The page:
adult children of alcoholics, holiday ideas, holiday stress, holidays, life

Empathy and Compassion

I watched a short  video today by  by Brene Brown. It is a cartoonized portrayal of characters showing empathy. I felt inspired by this video to post my own thoughts about empathy and compassion.

.. The ideas in this video are powerful and it is well explained in the video.. In order to really listen to someone in a way that helps them, we have to find something in ourselves that helps up to relate to their situation.

It could be that someone has a problem that we have not experienced. But there is a good chance that the emotions they are feeling are things we have felt before.

I am going to give my own feelings and experiences and then I will put a link to the video that inspired me to post this.

I have never had Alzheimer’s disease yet I am able to empathize and connect with my clients in a meaningful way. If one of them is feeling scared because she does not know where she is , I can relate that feeling.

I once was  very lost in Baltimore City in a downtown neighborhood, I did not belong in. I was driving all by myself and I became very disoriented and could not understand the map.

I did not feel safe stopping to ask for help. I was afraid something bad would happen to me.

I could run out of gas or become so upset that I would have to pull over. The neighborhood was full of gangs and had a high crime rate.  Being lost there felt very dangerous and I was in extreme panic..

This is how it feels sometimes  to someone with Alzheimer’s disease or any kind of dementia.

They come out of their room and have no idea where they are. They do not recognize the people from yesterday. Everything is strange and frightening. They do not know who is safe or who they can ask for help.They are afraid of what bad things could happen to them, because they are alone and lost in a strange place.

So, in this way, I can draw from an experience in my memory, to put myself in their place.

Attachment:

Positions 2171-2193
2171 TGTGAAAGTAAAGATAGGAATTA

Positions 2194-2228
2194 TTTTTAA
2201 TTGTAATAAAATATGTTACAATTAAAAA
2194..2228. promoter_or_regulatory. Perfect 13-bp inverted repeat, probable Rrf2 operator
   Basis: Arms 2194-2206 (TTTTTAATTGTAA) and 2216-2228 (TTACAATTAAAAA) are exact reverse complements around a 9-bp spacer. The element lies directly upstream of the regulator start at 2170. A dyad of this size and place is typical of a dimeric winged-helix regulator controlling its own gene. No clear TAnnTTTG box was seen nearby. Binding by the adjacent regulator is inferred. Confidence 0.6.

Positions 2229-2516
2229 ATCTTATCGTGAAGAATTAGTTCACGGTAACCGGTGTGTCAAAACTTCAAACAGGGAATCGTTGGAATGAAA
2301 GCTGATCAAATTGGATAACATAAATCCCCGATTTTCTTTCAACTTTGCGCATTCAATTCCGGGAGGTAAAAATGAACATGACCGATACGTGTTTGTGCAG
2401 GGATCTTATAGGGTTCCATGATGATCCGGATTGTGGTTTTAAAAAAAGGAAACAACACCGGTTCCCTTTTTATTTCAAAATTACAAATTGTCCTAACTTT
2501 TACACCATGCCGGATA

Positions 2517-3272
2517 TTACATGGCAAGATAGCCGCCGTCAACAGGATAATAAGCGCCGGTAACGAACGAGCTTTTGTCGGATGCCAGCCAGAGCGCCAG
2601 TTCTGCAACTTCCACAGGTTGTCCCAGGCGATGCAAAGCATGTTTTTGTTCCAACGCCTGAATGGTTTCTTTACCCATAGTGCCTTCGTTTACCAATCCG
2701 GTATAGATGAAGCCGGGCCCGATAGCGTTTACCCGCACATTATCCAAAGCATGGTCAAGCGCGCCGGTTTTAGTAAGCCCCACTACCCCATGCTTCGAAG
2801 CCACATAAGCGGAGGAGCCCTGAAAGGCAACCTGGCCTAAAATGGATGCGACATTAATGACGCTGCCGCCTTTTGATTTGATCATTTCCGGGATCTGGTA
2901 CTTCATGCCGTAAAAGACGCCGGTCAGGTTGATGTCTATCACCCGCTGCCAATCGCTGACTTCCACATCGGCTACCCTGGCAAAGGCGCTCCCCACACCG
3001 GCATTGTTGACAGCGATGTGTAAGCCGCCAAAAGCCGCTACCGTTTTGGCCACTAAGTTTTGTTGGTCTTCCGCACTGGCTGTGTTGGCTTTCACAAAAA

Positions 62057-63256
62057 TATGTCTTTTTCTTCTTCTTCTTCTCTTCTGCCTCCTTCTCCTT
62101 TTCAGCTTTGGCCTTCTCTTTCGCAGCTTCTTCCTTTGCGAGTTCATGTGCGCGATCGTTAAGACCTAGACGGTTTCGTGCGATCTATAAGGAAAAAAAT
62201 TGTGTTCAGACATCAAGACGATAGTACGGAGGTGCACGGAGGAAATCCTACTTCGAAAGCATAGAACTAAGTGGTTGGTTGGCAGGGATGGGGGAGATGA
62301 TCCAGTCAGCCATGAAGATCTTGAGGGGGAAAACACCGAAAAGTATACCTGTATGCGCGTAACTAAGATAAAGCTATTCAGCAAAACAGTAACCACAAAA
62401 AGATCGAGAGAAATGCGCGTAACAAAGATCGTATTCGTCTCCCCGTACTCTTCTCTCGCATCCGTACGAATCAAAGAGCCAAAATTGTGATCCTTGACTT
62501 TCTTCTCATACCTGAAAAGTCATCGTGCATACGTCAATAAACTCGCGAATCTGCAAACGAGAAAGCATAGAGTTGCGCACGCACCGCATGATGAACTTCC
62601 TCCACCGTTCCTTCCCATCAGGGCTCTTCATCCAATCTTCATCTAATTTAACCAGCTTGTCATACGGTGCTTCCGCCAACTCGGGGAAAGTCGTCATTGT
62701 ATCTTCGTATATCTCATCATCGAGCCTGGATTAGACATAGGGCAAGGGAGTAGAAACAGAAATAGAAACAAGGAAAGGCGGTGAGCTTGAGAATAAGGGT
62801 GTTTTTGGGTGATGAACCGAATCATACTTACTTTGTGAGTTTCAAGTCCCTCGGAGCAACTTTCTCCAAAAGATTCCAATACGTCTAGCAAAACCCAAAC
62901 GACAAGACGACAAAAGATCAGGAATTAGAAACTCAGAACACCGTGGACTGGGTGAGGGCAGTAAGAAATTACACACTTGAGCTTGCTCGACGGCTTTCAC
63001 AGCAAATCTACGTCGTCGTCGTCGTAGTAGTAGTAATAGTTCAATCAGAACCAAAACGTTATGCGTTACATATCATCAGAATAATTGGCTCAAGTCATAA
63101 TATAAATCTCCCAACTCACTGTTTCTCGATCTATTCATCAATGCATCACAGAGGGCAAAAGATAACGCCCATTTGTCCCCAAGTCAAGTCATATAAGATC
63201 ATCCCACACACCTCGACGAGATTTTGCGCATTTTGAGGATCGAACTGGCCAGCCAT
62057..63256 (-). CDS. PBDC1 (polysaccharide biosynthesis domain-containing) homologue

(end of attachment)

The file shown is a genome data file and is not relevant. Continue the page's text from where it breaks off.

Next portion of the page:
If you begin by feeling this vulnerability in yourself then you can connect with the person.

Once I see what they are feeling and connect with that feeling inside of myself, I can begin to say and do the things that will help them.

I will say to them ,”I know you feel scared. You don’t know where you are. This is a safe place for you to be.”

I explain to them,  “The people here are nice and we are here to take care of you and make sure your needs are met. I will walk with you and show you your room and the dining room where we will eat. See, there are your things and your bed. You have a nice room here that you can sleep in tonight. You are safe. You are safe.”

It feels good when someone realizes that you really do understand. It is the best way to help someone else. You validate their emotions of  fears, sadness, depression or anxiety. Let them know that you have felt that way before also.

“I have been afraid before also. If I was here and did not know where I was , I would be afraid too. But you are safe and everything will be ok tonight for you. I will be here to help you find your way.”

We all need someone to help us find our way sometimes. The compassion of one person to another is true humanity.

See the link for the video below. It is very short, only about 2 minutes.

Namaste,

Annie

4 thoughts on “Empathy and Compassion”

    1. Unfortunately it is not a skill that is taught in the school system or valued very highly in society. Getting ahead is all about climbing over top of each other. I do see compassionate people at the places I work. Not all of them, but there are some.

      A lot of people think they are being helpful when they tell people to “just get over it”. It is less time for them than listening and they think the person will be better off to just turn off their feelings and move on.
      But the more we teach people to bury their feelings, the more mental illness we are creating.

      It is always nice to hear from you. I hope the holidays will be okay for you , where you are staying. I know it is not the same.
      🙂
      Annie

      Like

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